Brenden Aaronson credits family training sessions for evolution in his game

After Philadelphia Union midfielder Brenden Aaronson left the field at ESPN's Wide World of Sports Tuesday night, he received one of the best messages a young American player could receive.

Sitting in his phone was a text from his mother about a tweet sent out by U.S.men's national team legend DaMarcus Beasley, who came away impressed with his performance in the 2-1 win over Inter Miami.

"My mom actually sent it to me after the game. I got to see it right after. It was really an awesome feeling for me. It was awesome to see what he said about me," Aaronson said in a phone conversation Thursday. "I wish I could thank him. Just saying thank you to him would be a huge thing for me because it was awesome what he said. When young kids hear that, they just want to strive to do better. I think that was huge."

The progress Aaronson has made in his second Major League Soccer season can be attributed to the work he has put in with his father and brother Paxten, who has been training with the club's USL Championship affiliate Philadelphia Union II.

“Over this past break and the break during the winter, I put a lot of time on the ball with the amount of dribbling I did with my brother and my dad," Aaronson said. "I’ve been grinding for hours at a place that just opened up near my house. I think it’s huge for where I am right now."

Aaronson improved his on-the-ball ability while competing every day with his younger brother, who did not make life easy for the 19-year-old.

“Having my brother and dad help me is huge for my development. I’ve said it a lot in the past, the play that I’ve had with my dad and brother has been huge," Aaronson said. "My brother pushed me every single day. It’s not easy playing him 1v1 at all. He’s so quick and he’s such a good little player and the 1v1s that we play is huge. I think that has a lot to do with it and our competitive nature with each other. I think we pushed each other a lot over the break and he’s doing really well with (Union II). I want to keep hearing what he’s doing. It was a really big break for me and I feel like I put a lot of work in."

Although Curtin has been around Aaronson for most his soccer career, he was quick to credit the Aaronson family with the development of the Homegrown midfielder.

“When you talk about development of Brenden Aaronson, it starts with his family, it starts with his mother and father," Curtin said after Tuesday's win over Inter Miami. "I think a lot of clubs try to take credit for development, and obviously we want to make him better and use the things that he has, but it starts with his parents. He was coached by his father, pushed by his father. I’ve known the family now since Brenden was a 9-10-year-old at training sessions with Union Juniors."

Curtin has been one of Aaronson's biggest supporters and critics as he pushes on with his development.

“To see his growth is special," Curtin said. "A lot of people, a lot of coaches in the academy have played a role in it. He’s reached the heights of the national team now, but we want more because he is that special. I’m going to continue to be hard on him. He might not like hearing it, but I still think he can do better, even on a night like tonight. To play a little bit of a small role in his growth, it is fun to watch him improve. That should be the ultimate goal of any coach. Brenden has made a big jump, but I think there’s still another level he can go to."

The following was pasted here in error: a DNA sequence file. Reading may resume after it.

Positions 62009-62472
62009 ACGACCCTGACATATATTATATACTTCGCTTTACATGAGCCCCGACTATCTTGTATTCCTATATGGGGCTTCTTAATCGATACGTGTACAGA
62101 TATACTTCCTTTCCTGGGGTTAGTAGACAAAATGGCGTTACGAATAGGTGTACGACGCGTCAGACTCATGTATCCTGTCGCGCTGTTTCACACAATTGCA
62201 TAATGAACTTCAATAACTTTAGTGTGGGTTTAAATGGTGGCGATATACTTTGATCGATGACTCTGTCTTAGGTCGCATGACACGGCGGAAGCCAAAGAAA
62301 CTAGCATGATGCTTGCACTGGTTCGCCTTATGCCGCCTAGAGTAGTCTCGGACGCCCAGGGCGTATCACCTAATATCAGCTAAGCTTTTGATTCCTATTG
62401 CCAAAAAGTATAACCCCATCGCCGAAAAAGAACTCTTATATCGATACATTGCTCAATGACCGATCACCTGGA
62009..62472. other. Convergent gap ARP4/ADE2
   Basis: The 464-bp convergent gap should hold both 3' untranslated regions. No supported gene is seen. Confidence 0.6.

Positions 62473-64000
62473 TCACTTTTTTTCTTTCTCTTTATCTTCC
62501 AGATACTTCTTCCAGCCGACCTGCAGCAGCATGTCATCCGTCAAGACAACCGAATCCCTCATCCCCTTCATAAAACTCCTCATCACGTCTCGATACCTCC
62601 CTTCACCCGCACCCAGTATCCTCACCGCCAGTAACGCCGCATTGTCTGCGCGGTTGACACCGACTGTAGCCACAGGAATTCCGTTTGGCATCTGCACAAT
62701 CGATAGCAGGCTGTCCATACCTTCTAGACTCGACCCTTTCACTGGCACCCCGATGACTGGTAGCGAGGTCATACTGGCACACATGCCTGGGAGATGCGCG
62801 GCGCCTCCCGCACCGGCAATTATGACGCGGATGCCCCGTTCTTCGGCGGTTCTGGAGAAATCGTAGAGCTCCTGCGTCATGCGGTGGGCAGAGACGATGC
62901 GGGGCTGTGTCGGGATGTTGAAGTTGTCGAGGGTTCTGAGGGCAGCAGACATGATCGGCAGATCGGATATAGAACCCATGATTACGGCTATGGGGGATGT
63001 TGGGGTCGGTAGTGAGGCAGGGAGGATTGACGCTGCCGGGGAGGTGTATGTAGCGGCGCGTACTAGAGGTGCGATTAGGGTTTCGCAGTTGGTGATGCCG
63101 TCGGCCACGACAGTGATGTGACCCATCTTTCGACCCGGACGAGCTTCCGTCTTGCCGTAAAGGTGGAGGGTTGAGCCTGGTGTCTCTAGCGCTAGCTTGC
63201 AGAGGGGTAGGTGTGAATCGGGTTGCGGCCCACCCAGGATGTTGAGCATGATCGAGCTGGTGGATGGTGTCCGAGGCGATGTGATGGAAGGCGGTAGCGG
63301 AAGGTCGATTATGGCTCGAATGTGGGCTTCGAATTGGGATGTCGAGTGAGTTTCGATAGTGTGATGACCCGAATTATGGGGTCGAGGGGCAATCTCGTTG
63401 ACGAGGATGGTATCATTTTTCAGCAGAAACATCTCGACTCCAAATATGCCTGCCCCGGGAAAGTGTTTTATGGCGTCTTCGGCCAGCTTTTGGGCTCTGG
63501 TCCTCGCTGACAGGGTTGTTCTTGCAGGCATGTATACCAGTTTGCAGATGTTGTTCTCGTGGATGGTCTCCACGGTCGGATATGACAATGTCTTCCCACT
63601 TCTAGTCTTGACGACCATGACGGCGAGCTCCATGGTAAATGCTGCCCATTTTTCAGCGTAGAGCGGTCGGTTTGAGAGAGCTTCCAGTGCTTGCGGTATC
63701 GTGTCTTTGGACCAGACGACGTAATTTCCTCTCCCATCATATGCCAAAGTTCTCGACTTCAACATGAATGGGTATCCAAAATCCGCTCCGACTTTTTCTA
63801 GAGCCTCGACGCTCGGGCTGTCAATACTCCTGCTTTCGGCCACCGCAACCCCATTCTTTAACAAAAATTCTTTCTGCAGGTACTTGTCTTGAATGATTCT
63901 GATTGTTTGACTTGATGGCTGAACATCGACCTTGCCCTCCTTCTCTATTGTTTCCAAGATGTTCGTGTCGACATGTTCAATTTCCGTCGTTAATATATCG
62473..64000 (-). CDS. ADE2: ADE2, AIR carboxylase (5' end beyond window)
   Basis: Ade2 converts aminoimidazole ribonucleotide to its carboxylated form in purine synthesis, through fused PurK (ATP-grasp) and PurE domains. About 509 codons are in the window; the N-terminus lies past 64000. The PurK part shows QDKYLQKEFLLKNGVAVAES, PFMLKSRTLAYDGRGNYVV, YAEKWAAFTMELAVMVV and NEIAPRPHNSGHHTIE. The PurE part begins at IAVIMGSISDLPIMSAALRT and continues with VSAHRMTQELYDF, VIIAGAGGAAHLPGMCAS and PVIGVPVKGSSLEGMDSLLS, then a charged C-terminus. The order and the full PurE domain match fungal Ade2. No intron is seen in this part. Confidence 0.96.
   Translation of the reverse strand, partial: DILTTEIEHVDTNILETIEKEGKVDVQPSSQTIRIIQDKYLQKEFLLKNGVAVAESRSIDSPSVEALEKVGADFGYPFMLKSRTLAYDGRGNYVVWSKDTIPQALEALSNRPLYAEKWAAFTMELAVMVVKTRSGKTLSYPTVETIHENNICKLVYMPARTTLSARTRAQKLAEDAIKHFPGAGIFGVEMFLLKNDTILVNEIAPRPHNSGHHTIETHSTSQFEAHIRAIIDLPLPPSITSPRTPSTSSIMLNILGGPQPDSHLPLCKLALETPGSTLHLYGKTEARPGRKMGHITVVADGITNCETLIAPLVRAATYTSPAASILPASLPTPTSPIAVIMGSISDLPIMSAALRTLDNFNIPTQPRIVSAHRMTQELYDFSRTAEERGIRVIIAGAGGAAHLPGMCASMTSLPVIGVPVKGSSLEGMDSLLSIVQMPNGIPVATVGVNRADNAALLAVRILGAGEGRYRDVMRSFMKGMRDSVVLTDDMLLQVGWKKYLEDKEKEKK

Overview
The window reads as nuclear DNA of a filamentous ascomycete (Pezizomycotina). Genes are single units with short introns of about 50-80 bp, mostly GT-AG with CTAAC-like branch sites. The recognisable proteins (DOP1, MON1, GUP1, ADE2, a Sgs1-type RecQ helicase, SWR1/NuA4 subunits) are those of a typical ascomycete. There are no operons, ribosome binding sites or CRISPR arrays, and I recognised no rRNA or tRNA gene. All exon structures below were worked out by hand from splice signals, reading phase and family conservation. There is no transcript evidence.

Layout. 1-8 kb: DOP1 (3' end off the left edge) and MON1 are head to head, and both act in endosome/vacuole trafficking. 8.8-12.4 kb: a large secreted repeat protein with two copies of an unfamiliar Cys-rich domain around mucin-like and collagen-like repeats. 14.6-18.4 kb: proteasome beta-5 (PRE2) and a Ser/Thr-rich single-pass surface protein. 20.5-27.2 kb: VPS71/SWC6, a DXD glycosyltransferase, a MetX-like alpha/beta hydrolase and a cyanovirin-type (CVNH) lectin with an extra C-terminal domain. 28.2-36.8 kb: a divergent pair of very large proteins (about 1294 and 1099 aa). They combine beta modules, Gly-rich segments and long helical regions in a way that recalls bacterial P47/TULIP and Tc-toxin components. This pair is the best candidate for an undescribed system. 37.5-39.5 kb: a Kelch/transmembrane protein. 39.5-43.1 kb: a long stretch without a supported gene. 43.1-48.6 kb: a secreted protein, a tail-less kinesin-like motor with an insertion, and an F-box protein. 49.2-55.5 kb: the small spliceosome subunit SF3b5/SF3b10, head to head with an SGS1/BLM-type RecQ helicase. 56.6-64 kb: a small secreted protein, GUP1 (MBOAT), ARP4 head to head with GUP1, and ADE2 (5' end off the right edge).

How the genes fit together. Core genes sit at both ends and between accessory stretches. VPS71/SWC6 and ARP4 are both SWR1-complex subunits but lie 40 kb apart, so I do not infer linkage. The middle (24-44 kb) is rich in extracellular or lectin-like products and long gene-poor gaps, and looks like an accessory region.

“They’ve been like that since the time I got to the Union," Aaronson said of the coaching staff. "I know they’re going to keep doing it because they want the best from me and I understand that. I like how they keep pushing me to be better than what I’ve been doing. I know I can work on more stuff and I like that about them. It’s something that I can work toward and I really do like that. I want them to keep challenging me."

A year ago, the critique about Aaronson's game was that he needed to get stronger and have more of a presence on the ball and in the final third.

That led to Aaronson setting high goals for himself and turning into a more physical presence at the No. 10 position.

“I always set really high goals for myself. I did 10 goals, 10 assists. I felt like that was something I could at least get around. I felt like those numbers were big for me. That’s what I want to strive for, those types of numbers. Maybe even more assists than goals."

Aaronson has a goal and an assist in 2020. The goal was netted in the 3-3 thriller with Los Angeles FC in March and he produced his first handout on Kacper Przybylko's game-winning goal Tuesday night.

Although the goals and assists have not come in bunches yet, the praise for Aaronson's evolution has. While it would be easy for a 19-year-old to get caught up in the attention, he is more focused on continuing to get better.

“I like to put blinders on," Aaronson said. "It’s always nice hearing that as a player. Something with me is I don’t like getting too high on something because I have so much more to work for and I know what I really want to do. I just want to put my head down and keep playing the way that I’m playing and don’t let that stuff get to me. That’s how I’ve always been."

Photo courtesy of Major League Soccer.

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